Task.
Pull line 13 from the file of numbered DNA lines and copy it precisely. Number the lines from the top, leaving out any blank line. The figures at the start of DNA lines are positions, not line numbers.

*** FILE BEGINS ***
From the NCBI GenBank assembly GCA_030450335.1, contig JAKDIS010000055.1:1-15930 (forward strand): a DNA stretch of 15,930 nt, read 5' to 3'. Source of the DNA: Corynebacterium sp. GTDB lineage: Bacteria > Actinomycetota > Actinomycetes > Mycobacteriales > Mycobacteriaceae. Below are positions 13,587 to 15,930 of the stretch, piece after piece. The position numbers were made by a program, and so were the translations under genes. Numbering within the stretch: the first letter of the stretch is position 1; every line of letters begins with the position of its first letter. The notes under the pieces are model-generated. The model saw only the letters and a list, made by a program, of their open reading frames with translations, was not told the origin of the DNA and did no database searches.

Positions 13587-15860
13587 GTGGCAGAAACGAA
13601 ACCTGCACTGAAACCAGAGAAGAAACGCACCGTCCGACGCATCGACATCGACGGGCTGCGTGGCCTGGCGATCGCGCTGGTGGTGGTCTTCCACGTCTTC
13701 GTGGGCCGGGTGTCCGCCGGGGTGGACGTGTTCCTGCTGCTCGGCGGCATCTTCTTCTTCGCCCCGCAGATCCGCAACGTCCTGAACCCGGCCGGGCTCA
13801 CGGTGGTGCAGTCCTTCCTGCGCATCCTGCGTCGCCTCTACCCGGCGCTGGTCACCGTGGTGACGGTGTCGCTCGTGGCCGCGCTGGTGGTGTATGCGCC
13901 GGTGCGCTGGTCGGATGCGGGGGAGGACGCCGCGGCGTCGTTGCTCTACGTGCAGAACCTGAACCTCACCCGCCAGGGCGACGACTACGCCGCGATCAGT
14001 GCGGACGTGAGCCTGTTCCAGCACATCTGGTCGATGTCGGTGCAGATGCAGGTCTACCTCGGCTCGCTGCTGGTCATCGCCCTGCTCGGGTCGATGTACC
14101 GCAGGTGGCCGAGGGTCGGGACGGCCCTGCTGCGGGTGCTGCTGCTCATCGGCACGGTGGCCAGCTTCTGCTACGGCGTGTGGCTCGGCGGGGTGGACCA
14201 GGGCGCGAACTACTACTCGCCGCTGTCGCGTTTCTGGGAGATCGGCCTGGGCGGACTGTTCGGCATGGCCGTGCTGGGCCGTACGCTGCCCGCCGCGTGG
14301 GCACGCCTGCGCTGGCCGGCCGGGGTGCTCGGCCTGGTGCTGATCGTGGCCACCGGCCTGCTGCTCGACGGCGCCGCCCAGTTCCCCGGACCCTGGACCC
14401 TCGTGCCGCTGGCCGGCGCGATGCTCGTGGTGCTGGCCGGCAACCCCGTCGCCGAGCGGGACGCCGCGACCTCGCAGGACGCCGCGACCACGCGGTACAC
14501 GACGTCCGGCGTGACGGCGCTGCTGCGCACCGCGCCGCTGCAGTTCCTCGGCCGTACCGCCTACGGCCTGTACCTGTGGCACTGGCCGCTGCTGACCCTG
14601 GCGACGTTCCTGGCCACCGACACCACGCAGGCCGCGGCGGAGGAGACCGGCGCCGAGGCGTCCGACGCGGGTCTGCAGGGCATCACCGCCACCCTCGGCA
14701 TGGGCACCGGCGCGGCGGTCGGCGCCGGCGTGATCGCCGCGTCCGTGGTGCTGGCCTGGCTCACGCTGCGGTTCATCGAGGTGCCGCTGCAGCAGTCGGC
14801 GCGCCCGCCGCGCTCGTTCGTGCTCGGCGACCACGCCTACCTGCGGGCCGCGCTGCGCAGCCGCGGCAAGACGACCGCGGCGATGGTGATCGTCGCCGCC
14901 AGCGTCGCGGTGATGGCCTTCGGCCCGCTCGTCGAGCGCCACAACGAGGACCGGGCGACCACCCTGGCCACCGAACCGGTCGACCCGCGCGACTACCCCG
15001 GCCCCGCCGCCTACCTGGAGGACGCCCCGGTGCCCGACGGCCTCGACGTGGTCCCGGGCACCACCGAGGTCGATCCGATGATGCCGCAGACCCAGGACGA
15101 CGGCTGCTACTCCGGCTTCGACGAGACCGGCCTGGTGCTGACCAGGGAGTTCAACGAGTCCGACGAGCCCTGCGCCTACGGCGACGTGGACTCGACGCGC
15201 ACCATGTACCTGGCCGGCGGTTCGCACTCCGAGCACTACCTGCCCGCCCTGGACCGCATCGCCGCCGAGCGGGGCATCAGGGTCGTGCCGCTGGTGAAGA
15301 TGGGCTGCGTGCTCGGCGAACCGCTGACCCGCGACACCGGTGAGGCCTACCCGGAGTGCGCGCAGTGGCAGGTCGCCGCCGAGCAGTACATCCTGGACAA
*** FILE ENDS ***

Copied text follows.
14501 GACGTCCGGCGTGACGGCGCTGCTGCGCACCGCGCCGCTGCAGTTCCTCGGCCGTACCGCCTACGGCCTGTACCTGTGGCACTGGCCGCTGCTGACCCTG